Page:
The lights are so bright, and they’ve definitely blinded the New York Giants who have gotten off to a dreadful 0-4 start.
They’ll look to finally add to their win column against the likewise hapless Los Angeles Chargers, as two of the NFL’s four winless teams square off on Sunday at MetLife Stadium (1:00 PM, CBS).
The Giants are coming off back-to-back last-second losses, done in by field goals as time expired in consecutive trips to Philadelphia and Tampa Bay. In a sick case of deja vu, the Giants were able to make up a two-touchdown deficit for the second consecutive week.
However, they were done in by untimely defense, who gave up 10 points on their final two possessions to create a 25-23 final.
Quarterback Eli Manning threw two more touchdown passes and ran for another, his 14-yard second quarter score being the longest scoring rush of his career. Rookie running back Wayne Gallman added 42 yards on the ground and caught one of Manning’s touchdown throws in his NFL debut.
The Chargers (0-4) have been likewise luckless in their first quartet, but have lost by a combined 21 points. The last defeat was to another NFC East foe, as LA fell 26-24 to the Philadelphia Eagles at home. Quarterback Phillip Rivers had 347 yards and two scores in defeat.
Season Series History
The Giants open their AFC West portion of the schedule against the newly minted Los Angeles Chargers. The Giants were 5-6 against the San Diego incarnation, dropping the last three meetings, including a 37-14 loss in the final meeting at Qualcomm Stadium in 2013.
This will be the Chargers’ first visit to MetLife Stadium to play the Giants (they’re 1-1 against the Jets) and their first visit to East Rutherford overall since 2009, when Rivers found Vincent Jackson with 21 seconds left to ensure a 21-20 victory.
Fun fact: Giants quarterback Eli Manning, acquired in that blockbuster draft-day trade for Philip rivers and a handful of draft picks, has never beaten the Chargers.
The Competitive Edge
Key Matchup To Watch: Chargers defensive ends Joey Bosa and Melvin Ingram vs. Giants’ Offensive Tackles
We’ve seen over recent weeks just how much havoc Bosa and Ingram can cause in opponents’ backfields.
The Giants’ offensive line has probably caused an equal amount of damage in their own. Bobby Hart is off the Giants’ injury list, and could return against the Chargers. If he does, he’ll get an instant welcome-back in the form of the fearsome LA duo, giving he and Ereck Flowers a whole lot to worry about in the team’s return to MetLife Stadium,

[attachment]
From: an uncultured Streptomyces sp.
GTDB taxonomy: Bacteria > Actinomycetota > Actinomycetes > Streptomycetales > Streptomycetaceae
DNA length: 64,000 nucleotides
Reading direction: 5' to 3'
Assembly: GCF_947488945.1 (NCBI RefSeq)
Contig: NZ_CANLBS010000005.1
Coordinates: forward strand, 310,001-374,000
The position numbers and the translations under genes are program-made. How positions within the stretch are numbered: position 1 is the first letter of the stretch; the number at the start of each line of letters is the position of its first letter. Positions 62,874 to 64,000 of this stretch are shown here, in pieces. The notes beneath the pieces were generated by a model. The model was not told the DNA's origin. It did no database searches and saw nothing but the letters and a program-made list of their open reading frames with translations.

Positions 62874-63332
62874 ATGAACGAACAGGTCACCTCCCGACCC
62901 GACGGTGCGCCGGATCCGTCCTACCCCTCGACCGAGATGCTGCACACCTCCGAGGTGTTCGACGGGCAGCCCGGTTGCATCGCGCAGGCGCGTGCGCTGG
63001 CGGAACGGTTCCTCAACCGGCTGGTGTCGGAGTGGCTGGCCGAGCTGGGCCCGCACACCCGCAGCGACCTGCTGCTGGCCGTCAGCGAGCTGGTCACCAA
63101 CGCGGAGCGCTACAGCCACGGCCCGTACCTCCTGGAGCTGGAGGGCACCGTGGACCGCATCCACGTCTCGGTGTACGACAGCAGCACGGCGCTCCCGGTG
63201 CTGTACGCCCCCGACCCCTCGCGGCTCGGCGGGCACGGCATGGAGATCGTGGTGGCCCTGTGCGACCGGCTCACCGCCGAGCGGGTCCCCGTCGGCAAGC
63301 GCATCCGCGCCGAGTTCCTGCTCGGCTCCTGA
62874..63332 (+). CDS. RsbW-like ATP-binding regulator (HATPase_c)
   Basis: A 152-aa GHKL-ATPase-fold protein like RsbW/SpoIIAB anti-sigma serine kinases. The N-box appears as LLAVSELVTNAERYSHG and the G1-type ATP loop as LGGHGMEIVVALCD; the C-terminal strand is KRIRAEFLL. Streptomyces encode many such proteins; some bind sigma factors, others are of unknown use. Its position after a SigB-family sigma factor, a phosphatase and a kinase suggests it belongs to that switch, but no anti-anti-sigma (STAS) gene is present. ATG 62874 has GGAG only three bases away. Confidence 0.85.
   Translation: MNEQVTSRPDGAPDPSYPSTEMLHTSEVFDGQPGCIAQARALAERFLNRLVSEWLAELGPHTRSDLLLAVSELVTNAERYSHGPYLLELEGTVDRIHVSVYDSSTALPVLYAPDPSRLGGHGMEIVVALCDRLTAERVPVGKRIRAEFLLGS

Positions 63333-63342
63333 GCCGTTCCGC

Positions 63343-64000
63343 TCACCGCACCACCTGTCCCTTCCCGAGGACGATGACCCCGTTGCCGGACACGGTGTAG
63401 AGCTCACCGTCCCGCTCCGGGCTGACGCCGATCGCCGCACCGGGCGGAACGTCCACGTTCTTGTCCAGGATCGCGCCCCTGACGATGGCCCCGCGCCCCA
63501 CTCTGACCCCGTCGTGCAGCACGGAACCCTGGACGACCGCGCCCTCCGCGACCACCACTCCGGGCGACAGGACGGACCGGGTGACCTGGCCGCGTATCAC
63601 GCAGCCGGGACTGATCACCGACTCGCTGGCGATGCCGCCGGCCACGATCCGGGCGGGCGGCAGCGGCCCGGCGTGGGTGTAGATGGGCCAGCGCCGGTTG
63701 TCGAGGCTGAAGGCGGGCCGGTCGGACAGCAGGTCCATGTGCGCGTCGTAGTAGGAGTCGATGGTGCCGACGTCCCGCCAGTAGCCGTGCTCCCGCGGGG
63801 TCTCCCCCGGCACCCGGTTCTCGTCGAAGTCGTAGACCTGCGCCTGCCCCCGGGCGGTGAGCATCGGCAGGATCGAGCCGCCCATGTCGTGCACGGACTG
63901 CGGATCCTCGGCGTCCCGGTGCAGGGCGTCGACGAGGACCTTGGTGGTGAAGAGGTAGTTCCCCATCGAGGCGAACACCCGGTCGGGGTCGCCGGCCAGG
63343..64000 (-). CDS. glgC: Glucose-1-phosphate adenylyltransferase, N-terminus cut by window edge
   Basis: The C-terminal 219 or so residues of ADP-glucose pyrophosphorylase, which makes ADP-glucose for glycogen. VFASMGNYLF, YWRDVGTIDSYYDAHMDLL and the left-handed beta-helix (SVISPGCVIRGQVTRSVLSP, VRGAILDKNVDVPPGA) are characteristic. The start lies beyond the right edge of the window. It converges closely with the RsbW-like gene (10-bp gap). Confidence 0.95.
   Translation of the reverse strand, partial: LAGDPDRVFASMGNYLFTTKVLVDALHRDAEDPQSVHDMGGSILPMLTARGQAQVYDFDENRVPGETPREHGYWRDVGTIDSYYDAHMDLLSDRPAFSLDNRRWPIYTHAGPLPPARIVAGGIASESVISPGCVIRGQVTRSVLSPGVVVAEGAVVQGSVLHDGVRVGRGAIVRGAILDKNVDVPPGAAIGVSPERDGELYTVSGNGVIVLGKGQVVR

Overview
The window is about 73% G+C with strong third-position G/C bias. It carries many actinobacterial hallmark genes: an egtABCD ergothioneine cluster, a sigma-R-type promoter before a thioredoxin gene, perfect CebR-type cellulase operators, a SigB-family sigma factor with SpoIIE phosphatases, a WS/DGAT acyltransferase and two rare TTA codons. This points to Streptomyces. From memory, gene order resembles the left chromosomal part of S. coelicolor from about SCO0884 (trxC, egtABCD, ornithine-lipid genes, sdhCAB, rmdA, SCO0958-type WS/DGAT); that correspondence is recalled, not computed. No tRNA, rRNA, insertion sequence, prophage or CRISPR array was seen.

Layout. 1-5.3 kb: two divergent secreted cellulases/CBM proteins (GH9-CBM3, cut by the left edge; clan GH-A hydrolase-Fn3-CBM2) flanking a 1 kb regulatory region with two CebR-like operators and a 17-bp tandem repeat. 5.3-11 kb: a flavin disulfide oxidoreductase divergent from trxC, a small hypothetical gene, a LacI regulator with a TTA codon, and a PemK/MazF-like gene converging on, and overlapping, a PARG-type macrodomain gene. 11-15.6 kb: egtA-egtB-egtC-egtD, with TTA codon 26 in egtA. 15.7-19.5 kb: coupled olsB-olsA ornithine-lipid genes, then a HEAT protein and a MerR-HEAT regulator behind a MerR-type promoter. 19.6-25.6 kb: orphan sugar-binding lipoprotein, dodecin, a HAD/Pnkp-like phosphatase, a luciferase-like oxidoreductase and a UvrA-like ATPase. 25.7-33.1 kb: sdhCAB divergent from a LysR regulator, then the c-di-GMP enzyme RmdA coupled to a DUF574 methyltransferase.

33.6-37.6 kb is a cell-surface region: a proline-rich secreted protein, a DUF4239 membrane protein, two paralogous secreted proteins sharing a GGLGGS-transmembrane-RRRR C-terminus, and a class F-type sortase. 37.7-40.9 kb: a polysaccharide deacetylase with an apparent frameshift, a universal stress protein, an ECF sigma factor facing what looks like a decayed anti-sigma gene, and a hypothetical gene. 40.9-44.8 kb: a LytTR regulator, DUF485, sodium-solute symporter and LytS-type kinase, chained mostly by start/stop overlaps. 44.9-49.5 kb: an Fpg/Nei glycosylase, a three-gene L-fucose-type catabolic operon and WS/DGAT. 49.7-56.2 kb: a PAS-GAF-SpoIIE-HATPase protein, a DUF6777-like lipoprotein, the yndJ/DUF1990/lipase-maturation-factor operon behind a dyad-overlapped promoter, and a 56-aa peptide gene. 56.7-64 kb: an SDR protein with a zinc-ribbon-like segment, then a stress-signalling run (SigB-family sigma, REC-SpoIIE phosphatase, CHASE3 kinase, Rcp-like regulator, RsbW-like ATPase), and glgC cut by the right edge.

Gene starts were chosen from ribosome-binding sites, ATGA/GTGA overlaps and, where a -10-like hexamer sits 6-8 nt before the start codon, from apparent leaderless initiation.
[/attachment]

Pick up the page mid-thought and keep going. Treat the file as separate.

Flowers, to his credit, has played better the lasst two weeks, which at least gives him a sliver of momentum going into this challenge.
In addition, the offensive did now allow any sacks last week against a strong Tampa unit, albeit one dealing with injuries. Blocking will be vital not just for Manning, but for a run game that could possibly be using a rookie in the premiere spot in Gallman.
Injury Report[table “33” not found /]
The Giants Will Win If…
They get off to a fast start. Along with the Buffalo Bills, the Giants are one of two teams with zero first quarter points. The difference is, however, that the Bills, currently at 3-1, have made up for it in the other quarters, while the Giants have struggled throughout the game.
More troubling than no first quarter points, however, is the complete ineptitude that the Giants have shown on their opening possessions.
In the first drives of their first four games, New York has tallied just 37 yards…a number that sinks all the way to minus-2 yards when you subtract a 39 yard drive (that ended in a punt) against Philadelphia.
If only by simply being the home team, the Giants are the slight favorites against the winless Chargers. An extraordinarily strong majority of upsets occur when the underdog is allowed to stick around in the game.
The Giants will need to stifle Los Angeles early and get the home crowd on their side, which the Chargers have notoriously had trouble doing over at StubHub Center, if they wish to erase the zero in their win column.
The Chargers Will Win If…
They bully the Giants in their own building. Looking at the Chargers’ previous box scores, they very well could be 3-1, and even their 24-10 loss to the undefeated Chiefs was closer than the final indicated. The aforementioned big match-up in this game, the battle of the trenches, is clearly in LA’s favor, and if they can assert their will, the boo birds will appear very early at MetLife Stadium.
The Chargers can also bully the Giants on offense. If there’s one thing the New York media is tried of writing about–other than the Giants’ offensive line problems–it’s the problems the Giants have had covering tight ends, who have tallied five touchdowns in four games against them this year.
LA presents the challenge of not just one legendary tight end in Antonio Gates, but a talented youngster in Hunter Henry. If they can exploit the Giants’ weaknesses on both sides of the ball, the Chargers can earn their first LA win since 1960.
Does anyone deserve to win this game, other than the fans, a good majority of whom will make their way to MetLife solely because they already paid for their tickets?
Despite the winless start, there’s no denying the Chargers have been closer to a win and far more disciplined than their New York counterparts. Manning, who has been the least of the Giants problems, certain deserves something for his efforts this lost season, and a win over the Chargers would certainly suffice.
However, even that will be denied to Manning as the Chargers will take a sloppy game on Sunday.
Chargers 21, Giants 13